Anorexia has the highest mortality of any eating disorder, and the atypical form is not exempt from this risk. This shows just how serious a condition it really is.
Things to remember about anorexia:
It is very common
You don’t need a label to get treatment
Atypical does not mean you have not met the full diagnosis.
Atypical Anorexia treatment
Treatment for anyone with any form of anorexia is essential. This is not something to be getting better from on your own and everyone deserve help from a specialist team. One of the largest barriers to accessing support is that certain providers will only provide care where a low weight is recorded. Totally unhelpful and unvalidating. This may mean that some people with atypical anorexia have to seek private treatment or wait longer for help. Again this is not how it should be and I am sorry if this has happened to you or a loved one.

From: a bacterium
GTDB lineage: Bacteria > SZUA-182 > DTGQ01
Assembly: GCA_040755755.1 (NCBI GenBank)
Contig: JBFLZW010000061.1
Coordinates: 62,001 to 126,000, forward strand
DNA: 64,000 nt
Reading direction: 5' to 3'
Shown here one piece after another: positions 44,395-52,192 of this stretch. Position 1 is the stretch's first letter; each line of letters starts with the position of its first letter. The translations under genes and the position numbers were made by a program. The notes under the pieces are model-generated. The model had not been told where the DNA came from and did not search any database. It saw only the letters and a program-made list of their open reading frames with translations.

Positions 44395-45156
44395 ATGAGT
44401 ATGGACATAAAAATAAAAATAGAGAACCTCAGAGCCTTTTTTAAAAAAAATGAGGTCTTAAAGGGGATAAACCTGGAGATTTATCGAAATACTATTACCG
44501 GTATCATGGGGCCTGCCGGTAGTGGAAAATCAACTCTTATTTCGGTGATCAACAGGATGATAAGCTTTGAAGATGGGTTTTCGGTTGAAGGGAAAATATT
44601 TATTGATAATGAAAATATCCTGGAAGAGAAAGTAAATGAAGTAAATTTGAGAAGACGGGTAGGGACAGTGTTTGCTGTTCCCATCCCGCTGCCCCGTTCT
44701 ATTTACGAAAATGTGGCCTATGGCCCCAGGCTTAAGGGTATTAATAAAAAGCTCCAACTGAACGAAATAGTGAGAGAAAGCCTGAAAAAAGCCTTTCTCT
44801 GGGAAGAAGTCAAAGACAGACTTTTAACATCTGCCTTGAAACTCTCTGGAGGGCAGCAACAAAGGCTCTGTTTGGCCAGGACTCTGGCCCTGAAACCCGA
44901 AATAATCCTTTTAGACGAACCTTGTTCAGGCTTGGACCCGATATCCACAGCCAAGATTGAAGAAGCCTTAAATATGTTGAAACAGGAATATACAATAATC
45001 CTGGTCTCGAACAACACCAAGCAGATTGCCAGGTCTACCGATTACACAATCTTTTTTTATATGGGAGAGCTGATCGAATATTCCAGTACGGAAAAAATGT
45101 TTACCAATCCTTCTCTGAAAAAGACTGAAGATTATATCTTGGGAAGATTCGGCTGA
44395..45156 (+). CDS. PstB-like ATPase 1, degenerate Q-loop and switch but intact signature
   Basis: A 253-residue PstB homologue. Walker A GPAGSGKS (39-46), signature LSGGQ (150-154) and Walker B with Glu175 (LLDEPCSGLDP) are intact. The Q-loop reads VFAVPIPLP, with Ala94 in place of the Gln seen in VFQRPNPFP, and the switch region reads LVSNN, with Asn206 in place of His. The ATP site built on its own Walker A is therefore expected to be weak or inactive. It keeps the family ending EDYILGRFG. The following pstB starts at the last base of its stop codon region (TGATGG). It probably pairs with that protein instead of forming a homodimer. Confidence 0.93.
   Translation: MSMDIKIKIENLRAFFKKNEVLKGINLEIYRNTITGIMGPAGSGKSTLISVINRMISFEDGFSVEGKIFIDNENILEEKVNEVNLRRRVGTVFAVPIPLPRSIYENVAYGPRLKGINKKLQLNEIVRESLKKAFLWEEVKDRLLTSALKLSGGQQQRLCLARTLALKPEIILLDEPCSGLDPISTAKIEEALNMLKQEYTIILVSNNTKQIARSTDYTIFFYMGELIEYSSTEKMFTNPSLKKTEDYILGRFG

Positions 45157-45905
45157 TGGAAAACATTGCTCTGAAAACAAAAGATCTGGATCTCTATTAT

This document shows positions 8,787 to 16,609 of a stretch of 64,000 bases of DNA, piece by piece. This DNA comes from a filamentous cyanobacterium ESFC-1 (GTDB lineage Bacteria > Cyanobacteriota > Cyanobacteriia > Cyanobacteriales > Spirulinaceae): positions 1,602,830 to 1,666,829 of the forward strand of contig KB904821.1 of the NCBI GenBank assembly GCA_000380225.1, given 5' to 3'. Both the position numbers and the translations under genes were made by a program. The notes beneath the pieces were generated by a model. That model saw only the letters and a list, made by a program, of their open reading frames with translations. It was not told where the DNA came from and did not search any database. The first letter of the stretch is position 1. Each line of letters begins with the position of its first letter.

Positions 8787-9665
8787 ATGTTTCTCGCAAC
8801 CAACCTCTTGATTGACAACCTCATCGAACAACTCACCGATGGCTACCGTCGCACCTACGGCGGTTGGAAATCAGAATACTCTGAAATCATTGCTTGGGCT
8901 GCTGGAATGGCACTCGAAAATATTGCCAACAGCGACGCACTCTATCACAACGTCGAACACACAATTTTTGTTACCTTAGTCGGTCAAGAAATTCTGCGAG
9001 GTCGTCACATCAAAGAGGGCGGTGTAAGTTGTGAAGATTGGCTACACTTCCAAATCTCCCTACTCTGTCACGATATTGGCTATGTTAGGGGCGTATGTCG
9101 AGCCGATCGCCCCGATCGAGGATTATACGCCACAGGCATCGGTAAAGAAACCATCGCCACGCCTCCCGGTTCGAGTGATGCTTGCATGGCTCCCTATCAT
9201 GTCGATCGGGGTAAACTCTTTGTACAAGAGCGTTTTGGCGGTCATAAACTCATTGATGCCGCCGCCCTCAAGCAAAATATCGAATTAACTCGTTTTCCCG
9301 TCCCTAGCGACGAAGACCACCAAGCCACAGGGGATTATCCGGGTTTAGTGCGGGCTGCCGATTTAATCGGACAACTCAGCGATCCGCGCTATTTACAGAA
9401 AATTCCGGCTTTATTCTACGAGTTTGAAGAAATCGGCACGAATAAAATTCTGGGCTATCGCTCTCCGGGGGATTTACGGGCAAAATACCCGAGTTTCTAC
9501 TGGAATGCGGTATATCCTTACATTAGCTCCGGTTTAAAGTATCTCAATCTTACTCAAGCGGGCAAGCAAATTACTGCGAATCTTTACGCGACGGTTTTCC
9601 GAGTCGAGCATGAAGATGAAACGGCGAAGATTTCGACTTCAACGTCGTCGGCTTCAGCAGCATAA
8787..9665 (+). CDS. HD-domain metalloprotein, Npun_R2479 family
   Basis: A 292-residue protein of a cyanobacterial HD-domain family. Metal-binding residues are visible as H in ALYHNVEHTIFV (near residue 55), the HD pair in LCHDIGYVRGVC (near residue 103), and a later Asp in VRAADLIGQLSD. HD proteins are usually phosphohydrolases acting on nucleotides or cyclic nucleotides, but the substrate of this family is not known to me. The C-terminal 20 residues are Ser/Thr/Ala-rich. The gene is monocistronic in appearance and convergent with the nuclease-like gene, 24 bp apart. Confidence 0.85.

You are deserving of support. If you do need private support or want to go this route for speed of treatment then look for a team you feel supported by, able to talk to and who are there for the long term.
Eating disorder dietitian role
A dietitian can support your recovery but will not be the only member of your care team. Your GP or doctor will need to monitor your physical health, an eating disorder therapist or psychologist is also a vital part of your care team. A dietitian may help with nutrition education, a food plan, guidance on portions and help monitoring your intake. I personally like to see what people are eating for a period of time and hear the thoughts and feelings around this. Whilst dietitians are not therapists, if they work in eating disorders they usually have upskilled to some level and so can also support you to recover from eating disorder thoughts and behaviours. This work is crucial and can support the therapy you are having.